The association of lyssaviruses with bats provides several interesting conundrums regarding the epidemiology of these viruses11. RABV is present across terrestrial carnivore populations across the globe but is only associated with the infection of insectivorous, hematophagous and to a lesser extent frugivorous bats across the Americas. In the Americas, following the successful elimination of rabies from domestic carnivore species and, following extensive oral vaccination programs, reduction of disease within wildlife populations, bats represent an ever present remaining source of virus for potential infection and spill over transmission events that continue to cause fatalities in the human populations. Indeed, recent reports have highlighted the importance of seeking post-exposure prophylaxis wherever interaction with a potentially rabid bat has occurred, even in the absence of any actual contact between the animal and the human individual in question12. Interestingly however, the detection of classical RABV has never been reported across the ‘Old World’ in bats13. In contrast, the other viruses that are classified within the lyssavirus genus have, in the main, been isolated from different bat species across the Old World with a complete lack of reporting of any lyssavirus species, apart from RABV, in the Americas (Figure 1). The basis for this apparent division remains unknown. It is probable that RABV has existed in blood-sucking and insectivorous bats in the Americas for millennia. With the introduction of European dog rabies and large agricultural hosts (cattle, horses etc.) following the European colonisation of the Americas, the incidence of RABV in these new hosts likely increased exponentially. Further, increased agricultural prey species likely impacted significantly to the increase in vampire bat populations.

Figure 1. The global diversity of the bat lyssaviruses. Where viruses have been associated with human fatalities the species is flanked by a human silhouette. The division of lyssavirus species into antigenically distinct phylogroups is shown as roman numerals within stars. *Denotes where only a single isolate exists. Lyssavirus species shown as black boxes have not been reported in bat species.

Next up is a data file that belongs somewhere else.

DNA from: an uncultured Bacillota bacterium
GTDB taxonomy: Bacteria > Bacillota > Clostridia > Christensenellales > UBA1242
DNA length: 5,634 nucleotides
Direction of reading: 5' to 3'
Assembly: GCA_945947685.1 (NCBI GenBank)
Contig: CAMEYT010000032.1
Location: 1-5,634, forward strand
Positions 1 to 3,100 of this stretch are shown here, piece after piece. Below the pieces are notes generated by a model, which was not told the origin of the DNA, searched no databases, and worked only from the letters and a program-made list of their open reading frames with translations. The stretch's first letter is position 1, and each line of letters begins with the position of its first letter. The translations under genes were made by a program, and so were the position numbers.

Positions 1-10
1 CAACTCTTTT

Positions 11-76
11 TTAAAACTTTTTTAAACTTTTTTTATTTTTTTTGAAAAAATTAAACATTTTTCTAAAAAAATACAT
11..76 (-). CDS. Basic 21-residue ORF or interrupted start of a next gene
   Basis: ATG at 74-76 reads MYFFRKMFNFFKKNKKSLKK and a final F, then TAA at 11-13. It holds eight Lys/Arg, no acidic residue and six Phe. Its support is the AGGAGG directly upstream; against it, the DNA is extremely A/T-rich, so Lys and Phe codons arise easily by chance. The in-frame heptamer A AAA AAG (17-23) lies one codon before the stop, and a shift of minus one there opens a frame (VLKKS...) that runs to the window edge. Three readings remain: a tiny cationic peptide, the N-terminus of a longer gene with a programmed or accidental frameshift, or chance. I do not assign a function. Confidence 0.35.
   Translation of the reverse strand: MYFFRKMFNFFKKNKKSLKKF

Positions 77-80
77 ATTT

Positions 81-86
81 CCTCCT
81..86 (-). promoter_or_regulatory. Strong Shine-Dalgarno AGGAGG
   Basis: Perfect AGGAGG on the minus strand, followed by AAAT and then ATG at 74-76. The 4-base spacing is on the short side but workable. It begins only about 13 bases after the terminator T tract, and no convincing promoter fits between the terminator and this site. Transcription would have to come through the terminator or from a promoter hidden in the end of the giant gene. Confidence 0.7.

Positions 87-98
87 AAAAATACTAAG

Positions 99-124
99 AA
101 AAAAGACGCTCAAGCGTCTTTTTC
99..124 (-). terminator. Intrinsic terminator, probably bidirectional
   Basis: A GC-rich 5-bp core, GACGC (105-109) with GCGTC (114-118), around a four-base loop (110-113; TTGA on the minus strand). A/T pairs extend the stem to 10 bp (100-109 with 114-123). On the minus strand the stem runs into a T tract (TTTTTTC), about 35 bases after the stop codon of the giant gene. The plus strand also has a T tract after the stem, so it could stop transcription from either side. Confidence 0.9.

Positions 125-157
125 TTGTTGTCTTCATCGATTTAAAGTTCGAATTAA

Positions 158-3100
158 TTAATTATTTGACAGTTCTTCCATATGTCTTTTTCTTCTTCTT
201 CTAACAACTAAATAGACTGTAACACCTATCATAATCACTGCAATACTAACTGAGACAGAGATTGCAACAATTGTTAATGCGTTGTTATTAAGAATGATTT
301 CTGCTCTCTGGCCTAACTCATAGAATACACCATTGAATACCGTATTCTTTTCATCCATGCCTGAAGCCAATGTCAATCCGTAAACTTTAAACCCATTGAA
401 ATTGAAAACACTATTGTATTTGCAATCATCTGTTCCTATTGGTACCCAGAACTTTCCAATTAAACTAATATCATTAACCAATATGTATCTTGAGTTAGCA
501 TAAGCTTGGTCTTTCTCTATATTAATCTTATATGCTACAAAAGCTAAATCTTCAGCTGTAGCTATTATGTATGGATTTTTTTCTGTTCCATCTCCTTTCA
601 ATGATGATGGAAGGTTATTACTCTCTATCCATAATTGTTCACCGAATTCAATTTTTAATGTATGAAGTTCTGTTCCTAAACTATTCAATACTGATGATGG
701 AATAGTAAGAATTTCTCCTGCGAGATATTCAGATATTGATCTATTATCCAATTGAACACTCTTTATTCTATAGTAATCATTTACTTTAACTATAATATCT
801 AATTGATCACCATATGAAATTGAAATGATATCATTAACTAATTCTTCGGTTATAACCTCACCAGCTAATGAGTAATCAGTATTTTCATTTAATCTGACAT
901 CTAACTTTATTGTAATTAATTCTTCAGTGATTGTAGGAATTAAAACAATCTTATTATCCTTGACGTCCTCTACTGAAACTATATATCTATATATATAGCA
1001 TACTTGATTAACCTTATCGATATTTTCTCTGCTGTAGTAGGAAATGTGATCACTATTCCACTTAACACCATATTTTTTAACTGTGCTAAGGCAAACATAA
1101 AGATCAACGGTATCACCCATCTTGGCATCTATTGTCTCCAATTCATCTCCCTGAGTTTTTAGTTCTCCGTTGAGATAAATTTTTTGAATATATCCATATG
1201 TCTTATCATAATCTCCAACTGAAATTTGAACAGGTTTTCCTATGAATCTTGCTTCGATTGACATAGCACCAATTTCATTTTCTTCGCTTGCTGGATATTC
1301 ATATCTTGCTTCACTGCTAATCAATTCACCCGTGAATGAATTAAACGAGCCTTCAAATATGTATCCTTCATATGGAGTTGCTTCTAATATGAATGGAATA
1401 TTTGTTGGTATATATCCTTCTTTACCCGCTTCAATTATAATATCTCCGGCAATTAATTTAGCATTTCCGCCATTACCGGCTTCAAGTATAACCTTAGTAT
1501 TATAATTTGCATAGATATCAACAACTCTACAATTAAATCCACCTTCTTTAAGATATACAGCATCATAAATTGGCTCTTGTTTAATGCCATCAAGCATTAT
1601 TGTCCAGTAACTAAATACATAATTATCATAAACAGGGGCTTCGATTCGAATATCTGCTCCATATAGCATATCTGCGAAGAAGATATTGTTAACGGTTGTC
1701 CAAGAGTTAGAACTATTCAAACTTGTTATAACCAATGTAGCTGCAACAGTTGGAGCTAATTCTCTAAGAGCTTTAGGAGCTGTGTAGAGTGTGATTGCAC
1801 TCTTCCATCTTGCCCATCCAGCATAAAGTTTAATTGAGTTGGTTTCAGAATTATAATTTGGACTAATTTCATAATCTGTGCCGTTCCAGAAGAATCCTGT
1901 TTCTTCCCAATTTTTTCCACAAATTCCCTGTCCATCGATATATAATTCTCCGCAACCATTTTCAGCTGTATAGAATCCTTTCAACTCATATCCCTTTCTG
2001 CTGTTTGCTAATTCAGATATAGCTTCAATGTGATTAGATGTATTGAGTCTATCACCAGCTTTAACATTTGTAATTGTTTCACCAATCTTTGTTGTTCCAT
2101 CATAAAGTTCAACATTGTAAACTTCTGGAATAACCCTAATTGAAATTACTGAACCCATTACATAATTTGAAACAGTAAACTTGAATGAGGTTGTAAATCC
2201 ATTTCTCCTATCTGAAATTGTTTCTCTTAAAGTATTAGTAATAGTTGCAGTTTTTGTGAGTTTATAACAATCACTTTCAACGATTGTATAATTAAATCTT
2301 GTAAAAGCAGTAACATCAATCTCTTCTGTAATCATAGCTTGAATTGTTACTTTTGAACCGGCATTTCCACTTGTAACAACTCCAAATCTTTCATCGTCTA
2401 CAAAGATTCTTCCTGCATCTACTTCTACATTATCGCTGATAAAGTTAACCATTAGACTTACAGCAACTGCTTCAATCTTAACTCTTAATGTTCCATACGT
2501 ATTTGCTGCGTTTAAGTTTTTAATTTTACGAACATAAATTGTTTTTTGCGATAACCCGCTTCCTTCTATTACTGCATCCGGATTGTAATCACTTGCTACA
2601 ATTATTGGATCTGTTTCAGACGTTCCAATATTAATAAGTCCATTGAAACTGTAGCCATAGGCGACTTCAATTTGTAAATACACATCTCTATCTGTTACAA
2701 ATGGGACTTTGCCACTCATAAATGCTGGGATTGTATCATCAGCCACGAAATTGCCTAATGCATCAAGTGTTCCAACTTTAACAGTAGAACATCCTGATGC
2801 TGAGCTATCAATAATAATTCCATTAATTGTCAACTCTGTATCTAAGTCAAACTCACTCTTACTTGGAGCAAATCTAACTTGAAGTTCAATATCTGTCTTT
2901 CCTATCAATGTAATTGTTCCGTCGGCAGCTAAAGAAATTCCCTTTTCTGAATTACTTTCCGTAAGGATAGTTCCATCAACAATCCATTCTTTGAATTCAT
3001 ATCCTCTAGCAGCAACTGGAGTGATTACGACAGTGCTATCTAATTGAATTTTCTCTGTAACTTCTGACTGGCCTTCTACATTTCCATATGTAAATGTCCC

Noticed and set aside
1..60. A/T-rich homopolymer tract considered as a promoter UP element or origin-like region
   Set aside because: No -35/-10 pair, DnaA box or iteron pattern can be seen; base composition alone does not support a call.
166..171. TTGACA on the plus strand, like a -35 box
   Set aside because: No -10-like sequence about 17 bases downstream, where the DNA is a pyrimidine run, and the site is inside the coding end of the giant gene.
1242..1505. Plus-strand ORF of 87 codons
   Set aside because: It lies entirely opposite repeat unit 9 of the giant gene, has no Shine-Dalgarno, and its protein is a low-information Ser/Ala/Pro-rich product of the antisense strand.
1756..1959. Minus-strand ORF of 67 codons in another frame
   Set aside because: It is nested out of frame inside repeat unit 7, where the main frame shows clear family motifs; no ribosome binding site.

A key factor that defines the relationship between viruses and their hosts is the ability to be transmitted and maintained within a population. The maintenance of lyssaviruses within bat populations is poorly understood. Whilst bats can be clearly identified as reservoir hosts for lyssaviruses, where associations have been defined, they do not fulfil the classic ideal of a symbiotic relationship between microbe and host. In this sense, the ability of viruses to cause clinical disease is of interest. For numerous other pathogens for which bats are considered reservoirs, including high profile viral zoonotic pathogens such as Ebola virus and Nipah virus, infection generally occurs in the absence of clinical disease in the bat. For lyssaviruses, although our understanding may be limited, this feature of virus host interactions is not true. Indeed, lyssaviruses do cause clinical disease in the bats they infect and in the vast majority of cases it is only through the observation of clinical manifestations of disease that these viruses are discovered. This is a feature not restricted to bat infection, but one that covers lyssavirus infection of all mammals. However, recent evidence has suggested that mammals can be exposed to virus, mount an immunologically detectable response (generally a humoral response) and clear the virus. Both in bat populations where serological positivity can range significantly across a roost and human populations, evidence of exposure in the absence of clinical disease has been reported. What however constitutes exposure against an interaction that leads to productive infection and disease is ill defined, as are the mechanisms that dictate the outcome of any potential exposure/infection event. Assessment of innate signalling mechanisms in bats, and other species, following exposure needs to be completed to understand the mechanisms that drive infection.